Home Graphic designer Palm Beach County School Board Winners, Results

Palm Beach County School Board Winners, Results


New members of the Palm Beach County School Board will be sworn in Nov. 22.

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  • Board members serve four-year terms and are paid approximately $47,200
  • School board oversees nearly $5 billion budget for the 10th largest school district in the United States

Palm Beach County voters chose titular Marcia Andrews and newcomer attorney Edwin Ferguson as winners of two school elections Tuesday, according to the unofficial election results with all constituencies.

Andrews will represent District 6, including Wellington, Royal Palm Beach and the Glades, after winning 56% of the votes cast. She ran against Jennifer Showalter, who won 43%.

Ferguson will represent District 7, including Riviera Beach and a narrow stretch of neighborhoods that stretch mostly southeast from Interstate 95 to Delray Beach.

Ferguson won with 52% of the vote to challenger Corey Michael Smith’s 47%.

The winners will join incumbents Karen Brill and Erica Whitfield, who defended their seats in the August primary by garnering more than 50% of the vote. The new members of the school board will be sworn in on November 22.


The Palm Beach County School Board sets policies and oversees a nearly $5 billion budget for the 10th largest school district in the United States.

Seats on the elected seven-member Board of Directors are filled in alternating election cycles. Board members serve four-year terms and are paid approximately $47,200. Three seats were filled in the last cycle.

All Palm Beach County voters, regardless of party affiliation, were able to vote in nonpartisan school board elections as long as they lived in the district being decided.

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Decided: Andrews will represent Wellington, Royal Palm Beach and the Glades

Andrews is an incumbent with nearly 12 years of experience on the board.

A former principal, she said she wants to focus on increasing reading performance for elementary students, addressing unfinished learning caused by the pandemic, expanding mental and behavioral health programs and keeping students safe. and staff.

Reached on Tuesday night, Andrews said she was “so happy” with the win and that the race had been “so political”.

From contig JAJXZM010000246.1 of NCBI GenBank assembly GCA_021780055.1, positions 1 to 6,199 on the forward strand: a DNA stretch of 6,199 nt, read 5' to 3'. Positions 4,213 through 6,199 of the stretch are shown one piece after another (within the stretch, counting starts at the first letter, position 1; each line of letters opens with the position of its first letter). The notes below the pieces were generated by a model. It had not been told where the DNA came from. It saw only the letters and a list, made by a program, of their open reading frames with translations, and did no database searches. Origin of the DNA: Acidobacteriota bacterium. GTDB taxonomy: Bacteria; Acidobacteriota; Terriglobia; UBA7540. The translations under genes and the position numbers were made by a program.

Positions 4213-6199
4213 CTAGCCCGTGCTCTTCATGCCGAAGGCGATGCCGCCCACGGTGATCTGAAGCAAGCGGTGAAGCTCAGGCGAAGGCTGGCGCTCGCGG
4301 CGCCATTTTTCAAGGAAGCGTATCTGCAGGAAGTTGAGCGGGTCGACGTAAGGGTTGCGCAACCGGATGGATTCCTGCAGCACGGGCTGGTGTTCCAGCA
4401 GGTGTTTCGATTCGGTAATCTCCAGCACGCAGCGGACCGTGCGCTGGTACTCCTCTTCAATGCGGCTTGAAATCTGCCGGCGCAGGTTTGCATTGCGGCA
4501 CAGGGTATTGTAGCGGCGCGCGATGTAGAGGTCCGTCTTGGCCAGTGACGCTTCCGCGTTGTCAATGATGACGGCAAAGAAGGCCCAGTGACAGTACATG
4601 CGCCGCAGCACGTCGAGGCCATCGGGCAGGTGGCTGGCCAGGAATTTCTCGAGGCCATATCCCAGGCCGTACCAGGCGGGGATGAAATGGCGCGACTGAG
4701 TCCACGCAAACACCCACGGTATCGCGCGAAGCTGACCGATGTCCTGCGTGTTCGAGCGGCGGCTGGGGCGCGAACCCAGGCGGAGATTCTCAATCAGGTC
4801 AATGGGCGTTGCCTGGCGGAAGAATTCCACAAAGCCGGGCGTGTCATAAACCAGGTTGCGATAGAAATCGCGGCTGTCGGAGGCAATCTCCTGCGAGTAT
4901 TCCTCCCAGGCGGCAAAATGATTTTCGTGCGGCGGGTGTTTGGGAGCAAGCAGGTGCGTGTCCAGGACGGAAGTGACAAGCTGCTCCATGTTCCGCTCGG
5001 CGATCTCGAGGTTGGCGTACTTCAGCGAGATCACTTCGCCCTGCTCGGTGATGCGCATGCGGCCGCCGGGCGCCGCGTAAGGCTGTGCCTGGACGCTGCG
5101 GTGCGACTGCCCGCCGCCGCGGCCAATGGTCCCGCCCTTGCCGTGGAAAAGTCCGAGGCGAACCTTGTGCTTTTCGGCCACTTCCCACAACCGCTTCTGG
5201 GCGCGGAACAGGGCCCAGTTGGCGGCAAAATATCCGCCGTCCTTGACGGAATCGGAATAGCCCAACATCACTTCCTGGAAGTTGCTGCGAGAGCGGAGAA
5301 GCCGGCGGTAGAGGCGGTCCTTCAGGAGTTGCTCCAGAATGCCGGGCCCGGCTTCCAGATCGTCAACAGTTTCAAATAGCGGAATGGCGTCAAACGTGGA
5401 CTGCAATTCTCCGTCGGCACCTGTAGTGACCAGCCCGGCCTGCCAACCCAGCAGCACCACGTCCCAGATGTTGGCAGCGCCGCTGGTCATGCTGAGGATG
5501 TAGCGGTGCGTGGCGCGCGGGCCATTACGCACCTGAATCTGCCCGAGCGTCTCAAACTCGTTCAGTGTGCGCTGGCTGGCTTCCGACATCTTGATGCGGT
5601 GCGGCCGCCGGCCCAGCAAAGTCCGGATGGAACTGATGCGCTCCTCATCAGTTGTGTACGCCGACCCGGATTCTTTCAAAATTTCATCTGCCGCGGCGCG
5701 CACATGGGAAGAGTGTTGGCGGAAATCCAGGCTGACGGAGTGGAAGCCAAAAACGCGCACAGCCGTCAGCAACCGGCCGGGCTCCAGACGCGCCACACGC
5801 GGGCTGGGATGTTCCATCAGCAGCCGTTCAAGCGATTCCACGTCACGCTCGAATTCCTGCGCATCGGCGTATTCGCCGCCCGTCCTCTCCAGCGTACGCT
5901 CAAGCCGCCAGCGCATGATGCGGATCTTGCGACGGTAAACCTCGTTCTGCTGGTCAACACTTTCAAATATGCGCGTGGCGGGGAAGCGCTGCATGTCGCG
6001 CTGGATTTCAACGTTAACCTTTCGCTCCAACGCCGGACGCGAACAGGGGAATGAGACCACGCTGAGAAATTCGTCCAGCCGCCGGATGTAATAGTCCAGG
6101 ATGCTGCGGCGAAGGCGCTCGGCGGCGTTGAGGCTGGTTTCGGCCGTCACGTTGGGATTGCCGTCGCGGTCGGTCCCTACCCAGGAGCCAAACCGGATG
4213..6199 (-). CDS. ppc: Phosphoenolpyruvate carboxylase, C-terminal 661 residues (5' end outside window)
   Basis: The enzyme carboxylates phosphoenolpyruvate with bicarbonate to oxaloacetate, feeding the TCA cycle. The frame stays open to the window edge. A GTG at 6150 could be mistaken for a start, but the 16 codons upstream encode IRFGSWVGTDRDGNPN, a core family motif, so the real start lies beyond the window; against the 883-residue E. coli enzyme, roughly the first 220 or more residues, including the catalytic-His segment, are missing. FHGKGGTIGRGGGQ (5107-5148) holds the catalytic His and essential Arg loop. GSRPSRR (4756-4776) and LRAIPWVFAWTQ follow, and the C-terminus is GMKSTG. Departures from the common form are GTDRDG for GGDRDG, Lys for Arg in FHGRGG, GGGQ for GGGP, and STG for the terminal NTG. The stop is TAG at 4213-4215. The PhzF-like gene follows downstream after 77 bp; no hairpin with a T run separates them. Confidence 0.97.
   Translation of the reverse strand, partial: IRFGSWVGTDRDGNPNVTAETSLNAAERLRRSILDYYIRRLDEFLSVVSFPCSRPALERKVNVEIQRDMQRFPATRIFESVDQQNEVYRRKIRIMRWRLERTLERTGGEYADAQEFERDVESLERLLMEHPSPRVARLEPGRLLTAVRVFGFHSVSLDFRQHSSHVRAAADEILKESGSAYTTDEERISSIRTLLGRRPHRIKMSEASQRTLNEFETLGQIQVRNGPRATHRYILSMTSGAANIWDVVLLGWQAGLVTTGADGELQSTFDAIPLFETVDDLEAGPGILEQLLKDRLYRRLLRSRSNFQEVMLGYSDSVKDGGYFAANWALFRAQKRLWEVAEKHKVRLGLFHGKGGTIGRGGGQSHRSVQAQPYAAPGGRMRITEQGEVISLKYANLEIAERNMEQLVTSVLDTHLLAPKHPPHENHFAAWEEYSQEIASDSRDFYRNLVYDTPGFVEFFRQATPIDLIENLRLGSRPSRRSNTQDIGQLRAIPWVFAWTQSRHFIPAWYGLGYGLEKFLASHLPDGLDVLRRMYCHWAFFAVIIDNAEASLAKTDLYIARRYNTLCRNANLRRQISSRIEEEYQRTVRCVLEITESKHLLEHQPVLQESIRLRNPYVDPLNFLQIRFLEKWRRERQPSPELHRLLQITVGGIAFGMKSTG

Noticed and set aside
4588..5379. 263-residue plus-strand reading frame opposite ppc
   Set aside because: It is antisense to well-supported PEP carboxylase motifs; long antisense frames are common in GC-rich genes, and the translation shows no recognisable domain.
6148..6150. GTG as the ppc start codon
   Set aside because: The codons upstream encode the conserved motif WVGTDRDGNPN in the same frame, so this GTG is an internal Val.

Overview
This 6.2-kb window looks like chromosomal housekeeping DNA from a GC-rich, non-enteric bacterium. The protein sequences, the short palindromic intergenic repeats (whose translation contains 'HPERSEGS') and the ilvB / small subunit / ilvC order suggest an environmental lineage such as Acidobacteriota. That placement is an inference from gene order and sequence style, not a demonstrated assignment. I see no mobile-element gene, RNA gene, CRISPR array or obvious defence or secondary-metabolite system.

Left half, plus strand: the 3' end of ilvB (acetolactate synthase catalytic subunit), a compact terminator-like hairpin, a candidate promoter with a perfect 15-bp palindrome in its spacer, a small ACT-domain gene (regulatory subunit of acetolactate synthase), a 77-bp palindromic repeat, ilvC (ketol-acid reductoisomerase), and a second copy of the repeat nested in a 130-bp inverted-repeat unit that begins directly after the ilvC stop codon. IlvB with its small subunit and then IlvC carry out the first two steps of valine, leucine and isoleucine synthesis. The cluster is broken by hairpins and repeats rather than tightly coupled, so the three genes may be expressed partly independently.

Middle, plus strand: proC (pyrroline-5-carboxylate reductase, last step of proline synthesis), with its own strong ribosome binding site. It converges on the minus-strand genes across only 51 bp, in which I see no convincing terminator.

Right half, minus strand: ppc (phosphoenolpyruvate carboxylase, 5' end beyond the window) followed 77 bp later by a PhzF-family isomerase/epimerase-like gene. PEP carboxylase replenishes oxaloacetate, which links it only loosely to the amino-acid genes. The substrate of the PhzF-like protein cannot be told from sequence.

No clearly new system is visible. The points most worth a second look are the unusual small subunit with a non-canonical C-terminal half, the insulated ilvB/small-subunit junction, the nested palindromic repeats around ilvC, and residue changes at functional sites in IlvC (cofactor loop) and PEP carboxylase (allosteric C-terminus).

“I’m not partisan, I care about all children,” she said. “My goal is to make sure all children succeed. I stand with all children, parents and teachers who work together to improve our schools.”

She said she was delighted that the public “saw our work, my ethics and my willingness to do what is right”.

Showalter has cast himself as a strong advocate for parental rights — a rallying cry from Gov. Ron DeSantis who wants more control over school policies and programs.

A freelance graphic designer, she had hoped to tackle what she calls “the blatant excess and disregard of students, parents and teachers, which has led to the disregard of individual and parental rights”.

Andrews came within two percentage points of winning the District 6 seat against four other candidates in the August primary, receiving 48% of the vote.

Showalter won 18% of the votes cast in August.

Andrews has raised $117,157 for his campaign as of Nov. 3. Showalter raised $41,162.

Decided: Ferguson will represent Riviera Beach and West Palm Beach

Voters chose Ferguson to fill the school board seat vacated by Dr. Debra Robinson.

Ferguson and Smith are both fathers, husbands and lawyers.

They also share similar goals: improved early learning programs, increased support for school district employees, expanded school safety measures, and increased focus on preparing students for careers or new learning opportunities. After high school.

Ferguson, who tried to unseat school board member Debra Robinson in 2018, previously worked as a teacher at Suncoast and Palm Beach Lakes high schools before going to law school and opening the Ferguson firm in Riviera Beach. He primarily focuses on real estate and personal injury matters.

Joined Tuesday night, Ferguson was celebrating with fans.

“I’m very happy, very excited that voters are trusting us to make changes to the public school system,” he said. “Tonight was a convincing victory, and we want to start tomorrow.”

Ferguson said he hopes to “collaborate with the community, bring more people and resources into kindergarten, work on school safety and the school-to-entrepreneurship pipeline.”

In the primary race, Ferguson got 43% of the vote while Smith Smith won 41%.

Ferguson has raised $168,882 as of November 3. Smith raised $69,883.

Katherine Kokal is an education reporter at the Palm Beach Post. You can reach her at [email protected]. Help support our work, subscribe today!